Barrett’s Esophagitis
Wednesday, April 15, 2009

People with frequent heartburn symptoms could be suffering from Barrett’s esophagitis. This condition is an irritation in the lining of the esophagus caused by chronic reflux. Dr. Edward Hill tells us more in today’s 60 Second Housecall.

Barrett’s esophagitis is an abnormal change in the lining of the esophagus.  It is caused by chronic reflux of stomach contents back into the esophagus.

Symptoms include heartburn and generally decrease with medications that reduce acid in the stomach.

The only way to confirm the diagnosis of Barrett’s esophagitis is with a test called an upper endoscopy, which looks for changes in the lining of the esophagus.

The treatment of Barrett’s esophagus is similar to the treatment of reflux but requires more intensive reduction of acid reflux. This includes:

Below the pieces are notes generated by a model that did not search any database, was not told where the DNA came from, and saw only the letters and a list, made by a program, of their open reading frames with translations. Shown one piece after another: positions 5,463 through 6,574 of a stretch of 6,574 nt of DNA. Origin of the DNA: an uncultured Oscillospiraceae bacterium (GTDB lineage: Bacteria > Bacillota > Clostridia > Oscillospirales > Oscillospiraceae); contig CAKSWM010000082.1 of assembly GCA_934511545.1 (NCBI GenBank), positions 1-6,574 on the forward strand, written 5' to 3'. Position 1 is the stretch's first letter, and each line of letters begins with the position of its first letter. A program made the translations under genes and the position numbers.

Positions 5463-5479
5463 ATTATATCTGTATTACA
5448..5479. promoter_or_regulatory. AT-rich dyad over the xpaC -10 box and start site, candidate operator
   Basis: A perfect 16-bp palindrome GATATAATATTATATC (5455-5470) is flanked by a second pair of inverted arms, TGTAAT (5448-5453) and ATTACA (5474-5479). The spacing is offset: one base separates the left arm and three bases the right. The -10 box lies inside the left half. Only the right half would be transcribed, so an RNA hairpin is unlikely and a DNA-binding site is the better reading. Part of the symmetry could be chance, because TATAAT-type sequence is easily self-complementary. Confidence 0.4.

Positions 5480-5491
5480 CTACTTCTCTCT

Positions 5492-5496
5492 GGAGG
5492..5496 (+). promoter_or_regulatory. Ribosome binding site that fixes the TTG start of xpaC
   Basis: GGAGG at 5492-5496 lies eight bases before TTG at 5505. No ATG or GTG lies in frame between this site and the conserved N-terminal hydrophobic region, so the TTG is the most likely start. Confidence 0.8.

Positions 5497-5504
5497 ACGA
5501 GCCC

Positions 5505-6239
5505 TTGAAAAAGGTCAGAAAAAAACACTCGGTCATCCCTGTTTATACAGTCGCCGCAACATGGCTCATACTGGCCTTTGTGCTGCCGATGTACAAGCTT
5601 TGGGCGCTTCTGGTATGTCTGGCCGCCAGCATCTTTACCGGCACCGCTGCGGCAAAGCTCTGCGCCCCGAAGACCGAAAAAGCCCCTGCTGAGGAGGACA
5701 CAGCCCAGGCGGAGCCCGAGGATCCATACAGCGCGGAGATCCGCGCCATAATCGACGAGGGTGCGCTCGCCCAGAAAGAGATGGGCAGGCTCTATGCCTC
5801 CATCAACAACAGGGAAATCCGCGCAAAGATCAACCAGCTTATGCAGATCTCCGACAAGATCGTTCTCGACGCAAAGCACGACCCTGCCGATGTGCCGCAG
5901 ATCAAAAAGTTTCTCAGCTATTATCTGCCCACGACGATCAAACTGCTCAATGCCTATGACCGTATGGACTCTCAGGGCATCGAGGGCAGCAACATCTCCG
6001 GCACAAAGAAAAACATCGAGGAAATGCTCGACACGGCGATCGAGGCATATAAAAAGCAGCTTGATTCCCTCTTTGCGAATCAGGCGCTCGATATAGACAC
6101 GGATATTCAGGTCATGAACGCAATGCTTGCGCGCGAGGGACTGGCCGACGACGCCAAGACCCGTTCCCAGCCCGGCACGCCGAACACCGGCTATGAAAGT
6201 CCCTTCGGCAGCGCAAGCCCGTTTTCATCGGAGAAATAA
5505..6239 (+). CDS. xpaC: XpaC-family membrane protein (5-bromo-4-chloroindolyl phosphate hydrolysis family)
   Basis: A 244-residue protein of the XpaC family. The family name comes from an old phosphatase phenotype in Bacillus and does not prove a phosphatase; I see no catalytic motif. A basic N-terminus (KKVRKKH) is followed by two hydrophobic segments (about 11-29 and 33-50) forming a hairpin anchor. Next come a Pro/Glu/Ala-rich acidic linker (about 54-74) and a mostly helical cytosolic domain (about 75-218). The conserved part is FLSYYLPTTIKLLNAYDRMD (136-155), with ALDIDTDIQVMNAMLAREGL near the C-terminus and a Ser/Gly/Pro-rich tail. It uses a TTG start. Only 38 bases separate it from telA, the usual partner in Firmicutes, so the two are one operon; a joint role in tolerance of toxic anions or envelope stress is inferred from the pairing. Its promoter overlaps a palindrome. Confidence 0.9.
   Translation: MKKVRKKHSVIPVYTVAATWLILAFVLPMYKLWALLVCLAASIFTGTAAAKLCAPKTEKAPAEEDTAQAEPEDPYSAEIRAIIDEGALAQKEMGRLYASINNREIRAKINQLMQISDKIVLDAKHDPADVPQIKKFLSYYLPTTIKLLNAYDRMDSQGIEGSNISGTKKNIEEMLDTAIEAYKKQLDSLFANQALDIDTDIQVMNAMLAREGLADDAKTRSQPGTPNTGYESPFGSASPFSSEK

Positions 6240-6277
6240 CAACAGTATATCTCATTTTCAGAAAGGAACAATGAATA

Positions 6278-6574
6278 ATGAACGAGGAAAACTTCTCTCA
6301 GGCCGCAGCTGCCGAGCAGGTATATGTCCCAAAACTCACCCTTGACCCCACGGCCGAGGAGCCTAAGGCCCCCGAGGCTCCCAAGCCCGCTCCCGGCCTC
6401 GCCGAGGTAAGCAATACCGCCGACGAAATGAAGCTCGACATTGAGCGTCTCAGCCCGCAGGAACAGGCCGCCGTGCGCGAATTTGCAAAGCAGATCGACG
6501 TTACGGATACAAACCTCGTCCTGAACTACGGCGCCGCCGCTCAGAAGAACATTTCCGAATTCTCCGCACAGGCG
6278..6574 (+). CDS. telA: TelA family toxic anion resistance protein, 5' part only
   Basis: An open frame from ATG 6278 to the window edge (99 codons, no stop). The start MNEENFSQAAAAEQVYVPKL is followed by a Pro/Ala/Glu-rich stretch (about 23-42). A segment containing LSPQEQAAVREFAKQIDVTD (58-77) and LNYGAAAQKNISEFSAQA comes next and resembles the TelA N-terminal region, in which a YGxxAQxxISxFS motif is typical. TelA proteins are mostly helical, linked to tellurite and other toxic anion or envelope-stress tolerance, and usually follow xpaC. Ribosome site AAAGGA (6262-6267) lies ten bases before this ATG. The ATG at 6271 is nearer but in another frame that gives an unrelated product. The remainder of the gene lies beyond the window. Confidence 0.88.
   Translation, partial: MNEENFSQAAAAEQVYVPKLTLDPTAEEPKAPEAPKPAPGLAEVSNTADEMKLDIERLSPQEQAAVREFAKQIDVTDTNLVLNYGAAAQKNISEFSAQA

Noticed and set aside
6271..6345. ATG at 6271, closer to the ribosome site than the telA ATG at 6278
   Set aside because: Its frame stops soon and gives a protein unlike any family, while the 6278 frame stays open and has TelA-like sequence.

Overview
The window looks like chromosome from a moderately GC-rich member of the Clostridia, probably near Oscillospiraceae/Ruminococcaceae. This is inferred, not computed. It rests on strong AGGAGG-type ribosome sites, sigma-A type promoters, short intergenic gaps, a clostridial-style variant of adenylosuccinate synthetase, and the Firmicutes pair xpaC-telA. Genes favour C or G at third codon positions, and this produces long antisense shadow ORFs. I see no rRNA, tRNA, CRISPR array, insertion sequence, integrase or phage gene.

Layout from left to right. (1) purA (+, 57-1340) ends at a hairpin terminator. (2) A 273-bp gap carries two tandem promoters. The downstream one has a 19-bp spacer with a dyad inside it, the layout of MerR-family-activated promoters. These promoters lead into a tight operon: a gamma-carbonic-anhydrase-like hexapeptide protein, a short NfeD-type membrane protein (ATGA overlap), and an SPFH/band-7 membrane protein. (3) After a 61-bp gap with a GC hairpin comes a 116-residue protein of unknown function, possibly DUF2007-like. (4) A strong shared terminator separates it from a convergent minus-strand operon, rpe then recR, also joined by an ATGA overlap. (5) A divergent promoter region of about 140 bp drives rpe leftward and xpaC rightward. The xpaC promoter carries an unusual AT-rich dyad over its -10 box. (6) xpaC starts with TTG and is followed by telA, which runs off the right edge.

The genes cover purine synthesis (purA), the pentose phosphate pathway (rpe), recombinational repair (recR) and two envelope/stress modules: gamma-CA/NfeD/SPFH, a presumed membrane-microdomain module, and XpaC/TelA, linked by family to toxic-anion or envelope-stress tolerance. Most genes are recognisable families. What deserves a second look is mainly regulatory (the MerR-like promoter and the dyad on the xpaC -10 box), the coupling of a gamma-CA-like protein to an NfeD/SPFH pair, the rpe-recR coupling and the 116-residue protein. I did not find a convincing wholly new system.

-  avoiding certain foods

-  no eating late in the evening

-  smoking cessation, and

-  using high-dose medications that decrease acid production by the stomach or surgery to control acid reflux.

New technology allows the Barrett’s esophagus to be removed by ablation.

Barrett’s esophagus is a pre-malignant condition that may lead to the development of cancer of the esophagus.

Patients with Barrett’s esophagus should have regular screening exams to detect cancer at an early and

potentially curable stage.

For North Mississippi Medical Center, I’m Dr. Edward Hill.